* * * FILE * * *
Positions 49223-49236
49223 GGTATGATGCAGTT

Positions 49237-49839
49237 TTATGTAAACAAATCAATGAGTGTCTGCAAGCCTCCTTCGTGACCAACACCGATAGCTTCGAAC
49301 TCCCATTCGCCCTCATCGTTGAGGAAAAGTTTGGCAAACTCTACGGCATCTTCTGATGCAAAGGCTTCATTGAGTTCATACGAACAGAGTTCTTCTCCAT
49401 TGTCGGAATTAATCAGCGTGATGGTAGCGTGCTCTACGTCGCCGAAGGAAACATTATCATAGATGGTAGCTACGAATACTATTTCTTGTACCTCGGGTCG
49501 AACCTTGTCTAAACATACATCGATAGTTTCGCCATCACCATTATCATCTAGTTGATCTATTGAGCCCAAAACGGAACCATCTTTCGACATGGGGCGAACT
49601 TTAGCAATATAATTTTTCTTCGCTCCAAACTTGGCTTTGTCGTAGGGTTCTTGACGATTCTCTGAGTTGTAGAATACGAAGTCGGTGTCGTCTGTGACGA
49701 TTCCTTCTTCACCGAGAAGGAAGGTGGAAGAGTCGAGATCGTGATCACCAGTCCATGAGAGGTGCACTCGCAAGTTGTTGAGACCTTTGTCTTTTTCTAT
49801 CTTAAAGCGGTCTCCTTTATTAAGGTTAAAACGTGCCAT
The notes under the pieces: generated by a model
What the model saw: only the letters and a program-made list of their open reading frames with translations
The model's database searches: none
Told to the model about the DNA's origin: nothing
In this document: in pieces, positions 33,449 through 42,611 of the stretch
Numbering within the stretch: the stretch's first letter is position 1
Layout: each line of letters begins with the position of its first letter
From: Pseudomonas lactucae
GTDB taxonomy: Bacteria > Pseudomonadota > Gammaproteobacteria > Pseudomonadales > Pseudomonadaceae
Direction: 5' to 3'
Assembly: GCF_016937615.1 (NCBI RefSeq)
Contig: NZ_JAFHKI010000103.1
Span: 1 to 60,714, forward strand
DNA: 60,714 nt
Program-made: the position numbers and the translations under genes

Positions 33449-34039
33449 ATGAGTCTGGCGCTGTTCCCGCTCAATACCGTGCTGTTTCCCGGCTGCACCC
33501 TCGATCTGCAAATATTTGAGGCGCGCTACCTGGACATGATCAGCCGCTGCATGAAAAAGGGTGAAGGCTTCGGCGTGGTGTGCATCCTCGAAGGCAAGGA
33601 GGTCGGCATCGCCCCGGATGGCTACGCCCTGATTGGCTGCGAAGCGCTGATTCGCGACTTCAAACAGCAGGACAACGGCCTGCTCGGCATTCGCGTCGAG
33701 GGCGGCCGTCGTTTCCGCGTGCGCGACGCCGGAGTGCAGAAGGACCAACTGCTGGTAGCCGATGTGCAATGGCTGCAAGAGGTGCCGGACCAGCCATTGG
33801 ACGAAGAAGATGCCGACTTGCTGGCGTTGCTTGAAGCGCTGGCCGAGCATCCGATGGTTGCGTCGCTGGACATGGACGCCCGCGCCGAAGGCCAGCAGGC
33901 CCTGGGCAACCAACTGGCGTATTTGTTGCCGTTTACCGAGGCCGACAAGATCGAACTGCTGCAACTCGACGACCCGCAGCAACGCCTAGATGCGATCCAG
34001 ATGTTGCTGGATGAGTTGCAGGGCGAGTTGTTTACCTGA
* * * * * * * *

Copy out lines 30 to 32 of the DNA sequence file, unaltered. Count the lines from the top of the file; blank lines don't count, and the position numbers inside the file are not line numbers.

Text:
33701 GGCGGCCGTCGTTTCCGCGTGCGCGACGCCGGAGTGCAGAAGGACCAACTGCTGGTAGCCGATGTGCAATGGCTGCAAGAGGTGCCGGACCAGCCATTGG
33801 ACGAAGAAGATGCCGACTTGCTGGCGTTGCTTGAAGCGCTGGCCGAGCATCCGATGGTTGCGTCGCTGGACATGGACGCCCGCGCCGAAGGCCAGCAGGC
33901 CCTGGGCAACCAACTGGCGTATTTGTTGCCGTTTACCGAGGCCGACAAGATCGAACTGCTGCAACTCGACGACCCGCAGCAACGCCTAGATGCGATCCAG